The Smithsonian also has an article titled: The Most Terrible Polar Exploration Ever: Douglas Mawson’s Antarctic Journey. 

Douglas Mawson, leader and sole survivor of the Far Eastern Sledge Party, in 1913. Photo: Wikicommons.

By Darryl Ware

What a bunch of wusses! Sir Douglas Mawson must be rotating in his tomb on learning of how the whole fey mob of “intrepid adventurers” suddenly ditch their goal of commemorating Mawson’s spirit, and prepare to helibandon the whole “expedition” and scurry home to Mum.

Good god! I mean, just look at the difference between the original Mawson and these arrivistes when faced with Antarctic adversity.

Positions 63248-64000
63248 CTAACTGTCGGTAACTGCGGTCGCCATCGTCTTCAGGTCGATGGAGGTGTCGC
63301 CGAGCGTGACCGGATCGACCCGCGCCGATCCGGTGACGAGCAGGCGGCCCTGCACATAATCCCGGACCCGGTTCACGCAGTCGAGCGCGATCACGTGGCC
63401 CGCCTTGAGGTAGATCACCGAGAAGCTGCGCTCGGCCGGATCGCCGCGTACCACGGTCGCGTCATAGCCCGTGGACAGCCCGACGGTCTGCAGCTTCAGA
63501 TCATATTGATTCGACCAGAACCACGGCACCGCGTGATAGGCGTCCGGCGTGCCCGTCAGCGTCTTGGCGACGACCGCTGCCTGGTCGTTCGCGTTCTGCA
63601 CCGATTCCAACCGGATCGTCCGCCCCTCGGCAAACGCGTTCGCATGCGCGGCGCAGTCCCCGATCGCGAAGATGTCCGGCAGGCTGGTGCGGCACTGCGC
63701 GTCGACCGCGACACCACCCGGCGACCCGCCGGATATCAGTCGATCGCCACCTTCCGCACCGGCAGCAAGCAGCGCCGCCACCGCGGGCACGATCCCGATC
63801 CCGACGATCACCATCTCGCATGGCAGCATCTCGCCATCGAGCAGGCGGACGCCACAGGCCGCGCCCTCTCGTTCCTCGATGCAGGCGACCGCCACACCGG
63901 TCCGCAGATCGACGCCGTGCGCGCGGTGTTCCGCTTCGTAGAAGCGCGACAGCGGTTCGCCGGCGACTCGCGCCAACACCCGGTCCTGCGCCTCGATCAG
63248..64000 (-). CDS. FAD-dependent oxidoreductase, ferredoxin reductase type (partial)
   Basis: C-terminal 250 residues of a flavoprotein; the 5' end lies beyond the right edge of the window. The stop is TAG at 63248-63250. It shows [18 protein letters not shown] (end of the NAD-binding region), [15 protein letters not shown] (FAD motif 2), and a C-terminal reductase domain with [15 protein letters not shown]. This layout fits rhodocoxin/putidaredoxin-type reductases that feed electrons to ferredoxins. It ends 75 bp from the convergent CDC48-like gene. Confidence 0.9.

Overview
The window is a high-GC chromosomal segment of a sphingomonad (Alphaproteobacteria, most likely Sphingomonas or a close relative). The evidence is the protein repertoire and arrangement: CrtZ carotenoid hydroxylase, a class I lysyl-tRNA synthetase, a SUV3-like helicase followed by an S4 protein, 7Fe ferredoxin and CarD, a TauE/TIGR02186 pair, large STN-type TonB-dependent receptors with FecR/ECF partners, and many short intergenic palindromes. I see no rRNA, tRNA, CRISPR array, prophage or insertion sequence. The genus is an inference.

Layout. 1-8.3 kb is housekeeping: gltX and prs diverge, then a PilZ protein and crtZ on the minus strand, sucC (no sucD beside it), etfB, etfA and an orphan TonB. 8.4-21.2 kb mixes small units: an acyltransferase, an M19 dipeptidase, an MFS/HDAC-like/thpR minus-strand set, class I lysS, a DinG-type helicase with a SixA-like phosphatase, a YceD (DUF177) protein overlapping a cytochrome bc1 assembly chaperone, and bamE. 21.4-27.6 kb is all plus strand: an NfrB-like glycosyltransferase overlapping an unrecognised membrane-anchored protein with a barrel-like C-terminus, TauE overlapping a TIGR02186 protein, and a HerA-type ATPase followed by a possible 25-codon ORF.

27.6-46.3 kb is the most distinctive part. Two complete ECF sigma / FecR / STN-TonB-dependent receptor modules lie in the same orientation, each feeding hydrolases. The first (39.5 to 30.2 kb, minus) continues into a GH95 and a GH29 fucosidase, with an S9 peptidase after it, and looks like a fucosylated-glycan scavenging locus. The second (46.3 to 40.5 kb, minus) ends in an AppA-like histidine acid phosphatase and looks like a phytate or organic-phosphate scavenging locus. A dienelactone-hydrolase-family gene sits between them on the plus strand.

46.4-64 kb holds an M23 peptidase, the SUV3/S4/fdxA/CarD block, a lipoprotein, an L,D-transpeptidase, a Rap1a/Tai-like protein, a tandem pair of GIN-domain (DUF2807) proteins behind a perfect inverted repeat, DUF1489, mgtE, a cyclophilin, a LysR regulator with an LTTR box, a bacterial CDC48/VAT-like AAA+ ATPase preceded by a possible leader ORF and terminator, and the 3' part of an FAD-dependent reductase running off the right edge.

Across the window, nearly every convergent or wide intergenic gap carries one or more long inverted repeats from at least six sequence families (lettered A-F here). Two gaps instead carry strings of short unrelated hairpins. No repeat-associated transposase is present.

Here’s how Mawson met the challenge 100 years ago. Note the difference in attitude and resolve.

They were 31 men at the bottom of the world exploring uncharted territory. What followed was one of the most terrifying survival stories of all time.

Mawson heard the faint whine of a dog behind him. It must be, he thought, one of the six huskies pulling the rear sledge. But then Mertz, who had been scouting ahead on skis all morning, stopped and turned in his tracks. Mawson saw his look of alarm. He turned and looked back. The featureless plateau of snow and ice stretched into the distance, marked only by the tracks Mawson’s sledge had left. Where was the other sledge? Mawson rushed on foot back along the tracks. Suddenly he came to the edge of a gaping hole in the surface, 11 feet wide. On the far side, two separate sledge tracks led up to the hole; on the near side, only one led away.